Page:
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December 20, 2014

December 20, 2014

Posted by **Emily** on Tuesday, October 20, 2009 at 8:09pm.

1. f(x) + 2

==> My graph I have is a line going through the points (-2,-1) and (2,2). Is this correct?

2. 2f(x)

==> Can someone help me with this one please? I thought the 2 in front of the f(x) would affect the amplitude of the graph, but I don't see how this graph would have an amplitude.

Any help is GREATLY appreciated!!!!!

- Math Analysis -
**jim**, Tuesday, October 20, 2009 at 8:38pmOK. The original function is

f(x)=(3/4)x-3/2

1. Yes, the function (3/4)x + 1/2 does pass through those points (-2,-1) and (2,2), as you can verify by plugging them in

2. You're right; there is no amplitude - but there is a slope! It doubles the slope, and the y-intercept.

2f(x) = 2(3/4)x-2(3/2)

=(3/2)x -3

That passes through (0,-3) and (-2,0)

- More help? :( -
**Emily**, Tuesday, October 20, 2009 at 9:19pmOhhhh I get it :) I have like two more questions though --

3. f(-2x)

==> Would you multiply the x- and y- coordinates by -2? I'm soooo confused :-/

And for number 8, the graph is a parabola instead, with the vertex at (0,0), and the "arms" of the parabola going through the points (-1,1), (1,1), and (2,4). A parabola doesn't have an amplitude either, so what exactly would you do here? (don't worry -- this isn't all my homework, these are just a few examples so I know how to do the others)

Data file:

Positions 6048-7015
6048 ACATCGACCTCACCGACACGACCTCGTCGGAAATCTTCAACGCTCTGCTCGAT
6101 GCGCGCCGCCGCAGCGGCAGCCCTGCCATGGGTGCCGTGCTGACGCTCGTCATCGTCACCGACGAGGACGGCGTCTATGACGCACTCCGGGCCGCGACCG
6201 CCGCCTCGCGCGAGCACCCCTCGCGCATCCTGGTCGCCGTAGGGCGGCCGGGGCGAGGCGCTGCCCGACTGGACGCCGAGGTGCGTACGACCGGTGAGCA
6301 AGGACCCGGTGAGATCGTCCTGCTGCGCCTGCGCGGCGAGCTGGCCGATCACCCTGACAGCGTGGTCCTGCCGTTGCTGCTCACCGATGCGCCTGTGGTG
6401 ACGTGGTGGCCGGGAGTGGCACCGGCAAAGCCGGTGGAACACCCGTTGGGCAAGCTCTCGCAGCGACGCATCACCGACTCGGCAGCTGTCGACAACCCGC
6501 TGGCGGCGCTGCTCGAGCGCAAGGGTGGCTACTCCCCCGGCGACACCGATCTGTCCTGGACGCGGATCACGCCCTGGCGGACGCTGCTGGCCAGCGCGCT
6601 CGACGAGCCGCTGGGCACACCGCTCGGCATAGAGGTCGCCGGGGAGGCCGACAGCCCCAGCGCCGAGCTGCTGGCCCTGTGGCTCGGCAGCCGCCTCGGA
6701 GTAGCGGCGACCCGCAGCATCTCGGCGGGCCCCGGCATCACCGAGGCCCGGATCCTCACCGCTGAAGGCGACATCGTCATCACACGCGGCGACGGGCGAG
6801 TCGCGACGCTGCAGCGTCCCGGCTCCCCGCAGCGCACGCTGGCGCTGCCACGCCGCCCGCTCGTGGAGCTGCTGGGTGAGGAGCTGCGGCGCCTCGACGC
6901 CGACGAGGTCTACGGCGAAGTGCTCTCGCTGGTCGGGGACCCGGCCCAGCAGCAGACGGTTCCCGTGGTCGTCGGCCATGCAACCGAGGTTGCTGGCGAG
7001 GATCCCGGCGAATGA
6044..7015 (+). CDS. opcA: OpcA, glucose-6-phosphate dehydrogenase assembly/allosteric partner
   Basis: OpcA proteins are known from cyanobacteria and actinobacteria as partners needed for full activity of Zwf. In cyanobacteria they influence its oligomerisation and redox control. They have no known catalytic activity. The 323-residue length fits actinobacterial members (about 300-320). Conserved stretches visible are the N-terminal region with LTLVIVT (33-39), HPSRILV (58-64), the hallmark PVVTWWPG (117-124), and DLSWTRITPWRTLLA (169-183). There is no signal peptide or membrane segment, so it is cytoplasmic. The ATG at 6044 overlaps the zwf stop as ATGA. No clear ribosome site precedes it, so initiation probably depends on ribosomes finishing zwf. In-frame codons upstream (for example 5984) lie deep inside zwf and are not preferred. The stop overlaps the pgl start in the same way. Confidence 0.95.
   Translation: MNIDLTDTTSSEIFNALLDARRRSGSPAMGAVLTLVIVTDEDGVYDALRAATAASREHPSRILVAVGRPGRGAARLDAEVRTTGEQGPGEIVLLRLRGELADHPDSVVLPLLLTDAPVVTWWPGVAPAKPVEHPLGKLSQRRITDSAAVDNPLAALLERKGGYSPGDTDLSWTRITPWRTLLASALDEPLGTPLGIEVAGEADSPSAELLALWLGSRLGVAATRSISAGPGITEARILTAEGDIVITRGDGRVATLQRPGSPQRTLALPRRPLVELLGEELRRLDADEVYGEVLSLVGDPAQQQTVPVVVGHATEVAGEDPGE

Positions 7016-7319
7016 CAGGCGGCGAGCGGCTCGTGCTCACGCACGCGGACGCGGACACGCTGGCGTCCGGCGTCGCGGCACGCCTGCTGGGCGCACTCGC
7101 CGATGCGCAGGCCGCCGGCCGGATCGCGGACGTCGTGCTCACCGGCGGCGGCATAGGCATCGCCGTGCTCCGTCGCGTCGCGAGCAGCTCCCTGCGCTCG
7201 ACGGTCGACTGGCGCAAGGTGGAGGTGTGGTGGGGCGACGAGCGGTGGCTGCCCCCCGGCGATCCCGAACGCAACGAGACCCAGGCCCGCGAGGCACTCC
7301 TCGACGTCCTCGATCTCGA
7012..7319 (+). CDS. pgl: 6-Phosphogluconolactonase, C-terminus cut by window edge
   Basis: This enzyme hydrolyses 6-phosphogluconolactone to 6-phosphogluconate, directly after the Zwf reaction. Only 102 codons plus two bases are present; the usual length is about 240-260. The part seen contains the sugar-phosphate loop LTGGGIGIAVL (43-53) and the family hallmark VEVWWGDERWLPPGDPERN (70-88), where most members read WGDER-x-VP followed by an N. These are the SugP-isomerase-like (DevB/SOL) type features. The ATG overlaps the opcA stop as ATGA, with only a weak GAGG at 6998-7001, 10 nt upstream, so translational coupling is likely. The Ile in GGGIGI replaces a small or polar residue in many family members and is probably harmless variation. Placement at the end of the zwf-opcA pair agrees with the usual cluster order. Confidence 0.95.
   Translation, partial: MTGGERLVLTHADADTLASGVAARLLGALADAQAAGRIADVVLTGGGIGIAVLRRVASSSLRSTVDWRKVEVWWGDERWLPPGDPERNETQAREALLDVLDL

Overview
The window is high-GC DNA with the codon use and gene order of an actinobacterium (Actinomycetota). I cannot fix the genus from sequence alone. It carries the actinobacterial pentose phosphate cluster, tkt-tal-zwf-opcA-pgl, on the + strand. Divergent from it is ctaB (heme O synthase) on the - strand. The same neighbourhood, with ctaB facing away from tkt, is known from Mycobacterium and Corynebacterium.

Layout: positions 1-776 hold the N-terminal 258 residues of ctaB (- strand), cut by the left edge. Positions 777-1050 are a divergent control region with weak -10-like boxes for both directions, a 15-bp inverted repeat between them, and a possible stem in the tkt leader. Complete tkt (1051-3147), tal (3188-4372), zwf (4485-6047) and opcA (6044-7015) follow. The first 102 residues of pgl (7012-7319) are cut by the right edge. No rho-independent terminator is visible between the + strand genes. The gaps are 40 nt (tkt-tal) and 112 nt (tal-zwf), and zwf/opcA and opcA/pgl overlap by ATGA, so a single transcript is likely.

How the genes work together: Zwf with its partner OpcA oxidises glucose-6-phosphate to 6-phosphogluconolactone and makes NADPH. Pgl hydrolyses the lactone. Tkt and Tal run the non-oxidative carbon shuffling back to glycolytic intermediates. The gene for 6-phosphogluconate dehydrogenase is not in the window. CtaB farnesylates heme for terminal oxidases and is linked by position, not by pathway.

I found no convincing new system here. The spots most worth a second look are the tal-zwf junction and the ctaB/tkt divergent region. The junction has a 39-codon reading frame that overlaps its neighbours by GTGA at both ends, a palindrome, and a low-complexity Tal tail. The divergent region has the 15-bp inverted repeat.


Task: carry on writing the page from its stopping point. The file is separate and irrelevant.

- Math Analysis -
**jim**, Tuesday, October 20, 2009 at 9:44pmYou don't multiply the co-ords, exactly. What you're scaling is the coefficients.

But careful: f(-2x) is not -2f(x)!

f(-2x) means might be a shorthand for f(g(x)), where g(x) = -2x.

-2f(x) would be

-2(3/4)x+2(3/2)

=3-(3/2)x

Your parabola is y=x^2, or

f(x) = x^2

so

2f(x) = 2x^2

and everything else, including the scaling, follows from that.

(-1,1) -> (-1,2)

(1,1) -> (1, 2)

(2, 4) -> (2, 8)

See? The y value is doubled, which is kind of obvious when you see that you're going from:

y = x^2

to

y = 2x^2

(And don't worry about being confused; that just means you're paying attention. :-)

- Math Analysis -
**Emily**, Tuesday, October 20, 2009 at 10:08pmOhhhh that makes PERFECT sense! :D I'm soo glad I get this now. Thanks so much!! :)

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